Especially large scale and continuous corruption depends on long term money management. Slush funds have to be built up well beforehand. The payments have to be engineered in a way not to attract too much attention, both on the payment and the recipient side. The bribe and the newly forfeitable profits of transnational bribery will need to be hidden.

This issue has been acknowledged in all three fora, I am discussing here. The Council of Europe has enacted its Convention 141, the EU its Protocol II to the Convention on Protection of Financial Interests and the Convention of the OECD asks for criminalisation of corruption-money laundering and forged, falsified and incomplete bookkeeping. However, the OECD-text on money laundering is less than satisfactory since it refers to the national treatment of bribery and proceeds. Here loopholes in the implementation are to be expected, especially in south-east Asia. However, other fora have developed rules going beyond this text and they have been accepted virtually by the same countries as the OECD-Convention (cf. the Revised Recommendation of the FATF of 1996). The OECD Working Group on Bribery has the mandate to explore whether further steps need to be taken against money laundering and the misuse of offshore-financial resorts.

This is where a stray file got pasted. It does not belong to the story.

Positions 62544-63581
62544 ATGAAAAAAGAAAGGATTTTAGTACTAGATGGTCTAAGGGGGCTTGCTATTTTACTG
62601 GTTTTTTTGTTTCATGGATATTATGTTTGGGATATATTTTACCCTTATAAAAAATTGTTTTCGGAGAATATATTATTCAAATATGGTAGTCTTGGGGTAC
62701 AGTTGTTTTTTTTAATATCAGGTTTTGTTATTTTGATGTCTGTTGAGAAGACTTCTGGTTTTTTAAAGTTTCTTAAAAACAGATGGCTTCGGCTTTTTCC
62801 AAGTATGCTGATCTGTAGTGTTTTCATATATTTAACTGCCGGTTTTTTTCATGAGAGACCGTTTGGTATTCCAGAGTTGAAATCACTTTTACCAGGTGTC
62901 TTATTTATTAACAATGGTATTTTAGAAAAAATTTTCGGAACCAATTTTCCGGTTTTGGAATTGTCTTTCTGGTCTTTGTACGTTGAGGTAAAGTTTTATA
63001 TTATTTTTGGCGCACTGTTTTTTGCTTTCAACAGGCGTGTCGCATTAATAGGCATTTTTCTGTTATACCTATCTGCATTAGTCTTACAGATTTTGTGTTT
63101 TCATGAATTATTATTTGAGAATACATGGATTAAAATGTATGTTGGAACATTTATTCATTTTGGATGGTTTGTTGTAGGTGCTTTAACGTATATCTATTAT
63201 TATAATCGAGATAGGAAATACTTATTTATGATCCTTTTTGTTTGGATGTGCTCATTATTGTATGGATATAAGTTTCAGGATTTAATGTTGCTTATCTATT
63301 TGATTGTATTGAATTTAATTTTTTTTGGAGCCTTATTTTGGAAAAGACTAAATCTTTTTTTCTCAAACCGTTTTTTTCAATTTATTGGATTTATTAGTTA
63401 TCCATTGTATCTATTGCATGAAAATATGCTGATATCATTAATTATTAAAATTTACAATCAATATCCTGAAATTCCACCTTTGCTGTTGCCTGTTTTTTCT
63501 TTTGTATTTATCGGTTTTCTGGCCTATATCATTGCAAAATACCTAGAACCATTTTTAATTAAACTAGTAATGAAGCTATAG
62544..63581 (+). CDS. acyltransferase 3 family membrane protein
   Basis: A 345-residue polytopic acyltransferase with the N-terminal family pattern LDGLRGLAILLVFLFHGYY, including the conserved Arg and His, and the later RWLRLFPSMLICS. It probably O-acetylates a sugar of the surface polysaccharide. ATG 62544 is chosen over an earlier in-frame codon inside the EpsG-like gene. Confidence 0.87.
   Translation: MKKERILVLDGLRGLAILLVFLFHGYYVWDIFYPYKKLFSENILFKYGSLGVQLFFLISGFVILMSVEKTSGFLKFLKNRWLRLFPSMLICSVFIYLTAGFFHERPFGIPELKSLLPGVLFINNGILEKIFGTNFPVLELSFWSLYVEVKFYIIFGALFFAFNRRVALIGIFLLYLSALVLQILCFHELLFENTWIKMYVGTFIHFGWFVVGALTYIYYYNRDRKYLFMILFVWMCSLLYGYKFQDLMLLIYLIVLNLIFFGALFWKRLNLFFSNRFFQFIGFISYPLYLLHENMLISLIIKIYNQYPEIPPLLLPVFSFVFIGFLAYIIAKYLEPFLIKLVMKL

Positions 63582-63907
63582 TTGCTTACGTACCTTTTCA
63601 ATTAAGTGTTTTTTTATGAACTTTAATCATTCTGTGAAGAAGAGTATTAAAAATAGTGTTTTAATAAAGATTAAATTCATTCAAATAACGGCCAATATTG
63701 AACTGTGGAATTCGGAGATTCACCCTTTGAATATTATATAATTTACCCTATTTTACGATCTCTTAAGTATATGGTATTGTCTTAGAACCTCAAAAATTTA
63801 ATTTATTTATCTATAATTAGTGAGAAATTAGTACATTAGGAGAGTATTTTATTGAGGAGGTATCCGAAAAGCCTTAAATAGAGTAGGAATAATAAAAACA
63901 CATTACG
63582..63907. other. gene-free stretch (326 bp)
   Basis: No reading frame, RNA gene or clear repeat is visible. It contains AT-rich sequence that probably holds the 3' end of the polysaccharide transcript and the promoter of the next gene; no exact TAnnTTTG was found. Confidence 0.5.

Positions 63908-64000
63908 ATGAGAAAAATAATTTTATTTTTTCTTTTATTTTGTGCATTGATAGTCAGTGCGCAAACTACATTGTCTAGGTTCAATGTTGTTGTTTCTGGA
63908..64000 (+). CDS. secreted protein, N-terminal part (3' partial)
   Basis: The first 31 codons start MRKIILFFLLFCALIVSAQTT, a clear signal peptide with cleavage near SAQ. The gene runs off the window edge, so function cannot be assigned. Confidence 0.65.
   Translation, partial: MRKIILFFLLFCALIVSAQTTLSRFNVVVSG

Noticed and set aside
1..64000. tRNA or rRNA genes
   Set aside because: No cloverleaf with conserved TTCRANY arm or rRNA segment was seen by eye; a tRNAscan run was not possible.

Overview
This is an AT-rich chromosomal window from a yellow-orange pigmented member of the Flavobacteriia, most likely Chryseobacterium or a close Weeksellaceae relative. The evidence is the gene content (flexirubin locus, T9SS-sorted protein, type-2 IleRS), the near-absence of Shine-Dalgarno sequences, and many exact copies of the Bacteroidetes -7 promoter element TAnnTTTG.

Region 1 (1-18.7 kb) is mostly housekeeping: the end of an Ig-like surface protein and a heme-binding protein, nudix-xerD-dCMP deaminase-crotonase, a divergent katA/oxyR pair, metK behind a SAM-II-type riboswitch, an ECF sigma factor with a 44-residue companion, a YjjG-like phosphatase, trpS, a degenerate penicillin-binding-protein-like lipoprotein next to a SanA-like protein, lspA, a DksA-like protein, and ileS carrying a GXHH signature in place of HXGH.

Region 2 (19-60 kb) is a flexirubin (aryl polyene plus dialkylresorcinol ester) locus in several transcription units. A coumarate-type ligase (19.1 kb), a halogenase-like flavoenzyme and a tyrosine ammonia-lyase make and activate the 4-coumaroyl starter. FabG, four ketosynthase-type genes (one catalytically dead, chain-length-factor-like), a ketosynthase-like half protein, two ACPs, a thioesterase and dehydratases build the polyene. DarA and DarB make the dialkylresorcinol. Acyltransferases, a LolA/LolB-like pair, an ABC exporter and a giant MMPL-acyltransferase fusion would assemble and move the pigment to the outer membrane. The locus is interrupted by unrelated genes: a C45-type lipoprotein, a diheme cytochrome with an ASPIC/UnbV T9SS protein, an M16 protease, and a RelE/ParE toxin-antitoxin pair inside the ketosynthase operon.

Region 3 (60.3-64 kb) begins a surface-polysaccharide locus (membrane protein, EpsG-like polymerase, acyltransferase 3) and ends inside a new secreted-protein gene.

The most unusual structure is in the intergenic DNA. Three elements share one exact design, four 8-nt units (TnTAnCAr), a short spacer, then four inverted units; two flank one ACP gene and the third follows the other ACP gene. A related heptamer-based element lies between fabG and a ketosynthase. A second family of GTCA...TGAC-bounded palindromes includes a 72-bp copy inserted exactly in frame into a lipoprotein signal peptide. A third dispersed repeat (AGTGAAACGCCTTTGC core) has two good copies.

The most difficult problem relating to money laundering is in my view - just as in the parallel topic of confiscation - the issue of laundering of proceeds: Are gains generated through corruption- affected contracts proceeds of crime? Can they be object of money laundering? Some will argue that these gains are the results of legitimate business, even if obtained through illegal means. Others will hold that the bribe was not really causal for the awarding of the contract/for the gain. Yet others will want to deduct investments from the confiscated gains. And, the link between confiscation and money laundering is only really established where countries define money laundering as the obscuring of forfeitable funds.

IV. Conclusion

If in all fora discussed the anti-corruption-programme heavily relies on criminal law, the aim is not really to send as many managers to prison as possible: The aim is to motivate namely corporations to a change of attitude and to introduce sound internal rules and controls, applied down to the operational level.31 Criminal law mainly has the function of clarifying what is forbidden. Some of the non-criminal sanctions might be far more effective, they, however, depend on a clear definition of the illegal. Overall the instruments discussed will change everyday practice substantially and have a strong influence not only on life in the industrialised states but world wide.